There are multiple reasons why an investor should be looking at the biopharma sector with interest and intrigue. For one, the mission of this modern science is of the greatest order: to help people live better and longer lives. Strategically, such mission is nowadays helped by an accelerating innovation process which is benefitting from different dynamics such as the increasingly intertwined relationship between traditional pharmaceutical research and the rise of Big Data.
The new disruptive wave is generating evolving trends. A most important one is concerned in targeting medical issues in a significantly more precise way. Customized treatments result in less side effects and possibly in a more efficient allocation of resources within our health care system.
Research disruption has also helped the industry reshape the product pipeline which had been suffering by some disappointments, longer than expected lead times and probably too many “me-too” drugs.
Venture capitalist Davide Epstein, a partner at VC firm Flagship Pioneer, also points out the improved financial landscape where companies with issues in funding all of their pipeline projects have been able to structure different alternative ventures or manage spinouts in order to implement a more comprehensive portfolio of projects.
To put biopharma potential in the proper context, a McKinsey paper from December 2014 quotes revenues directly linked to the subsector at $163 billion which represent 20% of the overall pharma market. Biopharma is the fastest growing part of the industry at an 8% annualized growth rate, twice as fast as the rate of traditional pharma.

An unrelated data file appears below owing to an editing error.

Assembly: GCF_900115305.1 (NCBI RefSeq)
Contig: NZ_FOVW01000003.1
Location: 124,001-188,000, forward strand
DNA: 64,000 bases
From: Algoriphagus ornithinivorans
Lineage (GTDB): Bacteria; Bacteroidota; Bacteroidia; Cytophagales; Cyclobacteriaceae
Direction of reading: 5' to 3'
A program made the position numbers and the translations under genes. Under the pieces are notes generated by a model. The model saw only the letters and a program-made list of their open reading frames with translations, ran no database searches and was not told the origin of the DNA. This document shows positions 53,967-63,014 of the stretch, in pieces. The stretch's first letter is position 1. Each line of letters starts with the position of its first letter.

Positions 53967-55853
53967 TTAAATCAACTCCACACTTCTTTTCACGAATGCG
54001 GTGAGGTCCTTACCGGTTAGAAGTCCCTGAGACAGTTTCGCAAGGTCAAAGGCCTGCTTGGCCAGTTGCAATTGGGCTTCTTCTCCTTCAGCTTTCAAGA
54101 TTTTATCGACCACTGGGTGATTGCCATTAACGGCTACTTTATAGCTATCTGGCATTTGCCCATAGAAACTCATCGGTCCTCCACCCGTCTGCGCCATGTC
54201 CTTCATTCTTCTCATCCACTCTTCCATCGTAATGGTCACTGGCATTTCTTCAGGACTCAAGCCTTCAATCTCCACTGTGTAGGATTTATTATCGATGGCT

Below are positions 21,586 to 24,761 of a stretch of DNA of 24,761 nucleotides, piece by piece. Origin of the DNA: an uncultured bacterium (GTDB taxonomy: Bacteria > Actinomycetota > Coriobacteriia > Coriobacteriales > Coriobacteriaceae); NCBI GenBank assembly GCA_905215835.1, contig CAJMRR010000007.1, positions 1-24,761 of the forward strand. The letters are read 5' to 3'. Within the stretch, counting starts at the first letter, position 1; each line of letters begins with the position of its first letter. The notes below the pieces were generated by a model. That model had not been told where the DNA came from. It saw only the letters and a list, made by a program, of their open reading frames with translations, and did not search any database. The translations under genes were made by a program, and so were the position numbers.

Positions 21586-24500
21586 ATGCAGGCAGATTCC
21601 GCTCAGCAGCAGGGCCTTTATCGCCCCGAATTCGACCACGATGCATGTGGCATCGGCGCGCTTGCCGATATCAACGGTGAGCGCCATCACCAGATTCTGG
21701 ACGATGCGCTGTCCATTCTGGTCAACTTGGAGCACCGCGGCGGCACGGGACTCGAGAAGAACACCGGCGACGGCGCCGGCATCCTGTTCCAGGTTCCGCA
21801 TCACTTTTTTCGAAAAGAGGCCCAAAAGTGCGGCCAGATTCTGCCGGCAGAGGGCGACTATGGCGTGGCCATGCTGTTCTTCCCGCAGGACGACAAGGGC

The acceleration of biotech is also visible in the number of patents applied yearly which has been growing at 25% annually since 1995. No area of research is left untouched as interesting innovations are emerging in immunotherapy, gene and cell therapy.
Another interesting reason to look at this sector, is that attractive long term growth prospects are currently priced in a reasonable fashion as opposed to a general market which is increasingly expensive.
While the sector has enjoyed a good recovery since the Presidential Election lows, it is still far from its previous high recorded in 2015.
Appendix B and Appendix C* provide a few valuation metrics on the sector within an historical framework.
The Morningstar Fair Value model (based on a proprietary discounted cash-flow model) shows the Biotech sector 6% undervalued. Furthermore, Yardeni Research shows how the Forward P/E ratio of the sector and the Relative P/E ratio (relative to the Price/Earnings ratio of the S&P 500) are around historical lows.
Part of the valuation discount can be attributed to the political uncertainty surrounding the health care industry in general. Frequent attacks from both sides of the aisle on the pricing of medicines and treatments and the inability of Congress to enact articulated legislation on health care has certainly kept away many investors. This is indeed a hard element to forecast as the whole political process has been characterized by a significant amount of confusion and illogical decision making. However, the disruptive nature of the sector and the potential benefits, both in terms of human improvements and economic opportunity, would seem to provide a strong incentive for politicians and administrators alike to avoid taking decisions that could be seriously negative for Biopharma.
In order to help with the historical context, Appendix A* provides yearly returns for the Nasdaq Biotech Index from 1994 to 2016. Naturally, this is only an indication of risk and opportunities in the sector as investors’ actual return will always be a function of their actual security selection and market timing.
* available at www.thalassacapital.com - Blog page